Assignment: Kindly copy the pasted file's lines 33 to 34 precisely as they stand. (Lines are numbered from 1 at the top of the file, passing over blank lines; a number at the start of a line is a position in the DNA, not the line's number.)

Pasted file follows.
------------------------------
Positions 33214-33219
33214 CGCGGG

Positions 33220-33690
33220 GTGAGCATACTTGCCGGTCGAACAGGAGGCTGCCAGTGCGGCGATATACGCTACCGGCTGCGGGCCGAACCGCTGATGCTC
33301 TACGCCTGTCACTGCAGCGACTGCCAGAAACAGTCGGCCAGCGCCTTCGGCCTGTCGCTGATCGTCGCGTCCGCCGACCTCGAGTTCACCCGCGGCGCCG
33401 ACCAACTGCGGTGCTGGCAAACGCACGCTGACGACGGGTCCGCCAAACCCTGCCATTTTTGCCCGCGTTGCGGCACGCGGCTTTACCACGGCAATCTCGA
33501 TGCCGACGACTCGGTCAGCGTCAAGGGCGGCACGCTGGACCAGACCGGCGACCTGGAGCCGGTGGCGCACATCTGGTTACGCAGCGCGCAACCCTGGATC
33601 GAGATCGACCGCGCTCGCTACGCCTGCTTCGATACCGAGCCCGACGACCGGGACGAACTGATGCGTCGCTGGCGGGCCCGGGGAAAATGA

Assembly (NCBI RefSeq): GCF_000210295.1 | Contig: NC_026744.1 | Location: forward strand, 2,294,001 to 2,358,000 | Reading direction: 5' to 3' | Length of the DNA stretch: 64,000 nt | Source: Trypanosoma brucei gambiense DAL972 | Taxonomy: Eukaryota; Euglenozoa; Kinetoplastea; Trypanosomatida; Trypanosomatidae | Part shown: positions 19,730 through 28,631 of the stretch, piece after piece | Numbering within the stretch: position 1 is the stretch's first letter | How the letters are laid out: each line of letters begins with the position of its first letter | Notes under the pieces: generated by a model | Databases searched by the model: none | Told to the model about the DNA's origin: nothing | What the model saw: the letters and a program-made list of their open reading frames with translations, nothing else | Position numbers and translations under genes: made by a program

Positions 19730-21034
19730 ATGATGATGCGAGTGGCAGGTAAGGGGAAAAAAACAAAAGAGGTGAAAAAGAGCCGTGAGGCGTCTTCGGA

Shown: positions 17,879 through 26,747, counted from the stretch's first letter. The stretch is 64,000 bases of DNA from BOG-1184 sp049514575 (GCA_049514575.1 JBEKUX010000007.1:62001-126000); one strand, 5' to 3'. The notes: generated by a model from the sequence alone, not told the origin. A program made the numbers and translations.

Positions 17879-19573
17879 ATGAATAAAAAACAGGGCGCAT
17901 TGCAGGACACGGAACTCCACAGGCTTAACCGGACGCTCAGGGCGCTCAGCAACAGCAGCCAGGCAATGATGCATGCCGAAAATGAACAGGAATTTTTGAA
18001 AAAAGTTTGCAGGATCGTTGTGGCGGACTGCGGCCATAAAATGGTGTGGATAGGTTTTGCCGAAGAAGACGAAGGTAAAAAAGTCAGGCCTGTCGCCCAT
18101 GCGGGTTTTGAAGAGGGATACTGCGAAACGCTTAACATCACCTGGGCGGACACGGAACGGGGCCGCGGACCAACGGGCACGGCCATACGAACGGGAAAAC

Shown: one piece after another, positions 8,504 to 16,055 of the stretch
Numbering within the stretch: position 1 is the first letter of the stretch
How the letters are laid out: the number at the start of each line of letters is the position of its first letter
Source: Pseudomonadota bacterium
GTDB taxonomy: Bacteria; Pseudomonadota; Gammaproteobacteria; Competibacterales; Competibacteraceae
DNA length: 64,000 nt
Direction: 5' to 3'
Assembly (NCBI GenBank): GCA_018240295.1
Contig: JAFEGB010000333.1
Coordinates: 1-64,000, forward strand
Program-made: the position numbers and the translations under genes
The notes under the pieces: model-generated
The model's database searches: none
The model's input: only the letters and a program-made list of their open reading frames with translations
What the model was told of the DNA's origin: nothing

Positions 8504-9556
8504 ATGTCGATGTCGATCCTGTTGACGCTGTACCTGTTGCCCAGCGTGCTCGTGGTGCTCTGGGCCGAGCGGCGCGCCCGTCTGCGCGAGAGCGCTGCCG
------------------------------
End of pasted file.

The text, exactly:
Positions 8504-9556
8504 ATGTCGATGTCGATCCTGTTGACGCTGTACCTGTTGCCCAGCGTGCTCGTGGTGCTCTGGGCCGAGCGGCGCGCCCGTCTGCGCGAGAGCGCTGCCG